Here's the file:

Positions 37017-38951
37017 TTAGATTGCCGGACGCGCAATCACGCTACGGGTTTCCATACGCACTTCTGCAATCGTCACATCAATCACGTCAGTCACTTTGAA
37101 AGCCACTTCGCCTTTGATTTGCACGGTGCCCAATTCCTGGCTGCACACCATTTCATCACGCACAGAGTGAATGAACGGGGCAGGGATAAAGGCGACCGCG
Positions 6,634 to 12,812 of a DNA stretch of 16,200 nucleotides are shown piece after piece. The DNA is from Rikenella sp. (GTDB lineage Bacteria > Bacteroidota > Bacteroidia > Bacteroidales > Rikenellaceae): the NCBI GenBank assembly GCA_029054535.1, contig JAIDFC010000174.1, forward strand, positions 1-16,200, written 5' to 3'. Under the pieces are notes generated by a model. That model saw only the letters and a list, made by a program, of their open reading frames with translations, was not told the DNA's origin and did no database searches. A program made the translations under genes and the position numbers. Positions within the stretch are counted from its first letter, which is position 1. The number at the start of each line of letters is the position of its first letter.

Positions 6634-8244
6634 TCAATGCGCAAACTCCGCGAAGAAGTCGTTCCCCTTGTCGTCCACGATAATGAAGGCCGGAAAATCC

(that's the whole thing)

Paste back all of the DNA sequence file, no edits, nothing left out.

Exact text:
Positions 37017-38951
37017 TTAGATTGCCGGACGCGCAATCACGCTACGGGTTTCCATACGCACTTCTGCAATCGTCACATCAATCACGTCAGTCACTTTGAA
37101 AGCCACTTCGCCTTTGATTTGCACGGTGCCCAATTCCTGGCTGCACACCATTTCATCACGCACAGAGTGAATGAACGGGGCAGGGATAAAGGCGACCGCG
Positions 6,634 to 12,812 of a DNA stretch of 16,200 nucleotides are shown piece after piece. The DNA is from Rikenella sp. (GTDB lineage Bacteria > Bacteroidota > Bacteroidia > Bacteroidales > Rikenellaceae): the NCBI GenBank assembly GCA_029054535.1, contig JAIDFC010000174.1, forward strand, positions 1-16,200, written 5' to 3'. Under the pieces are notes generated by a model. That model saw only the letters and a list, made by a program, of their open reading frames with translations, was not told the DNA's origin and did no database searches. A program made the translations under genes and the position numbers. Positions within the stretch are counted from its first letter, which is position 1. The number at the start of each line of letters is the position of its first letter.

Positions 6634-8244
6634 TCAATGCGCAAACTCCGCGAAGAAGTCGTTCCCCTTGTCGTCCACGATAATGAAGGCCGGAAAATCC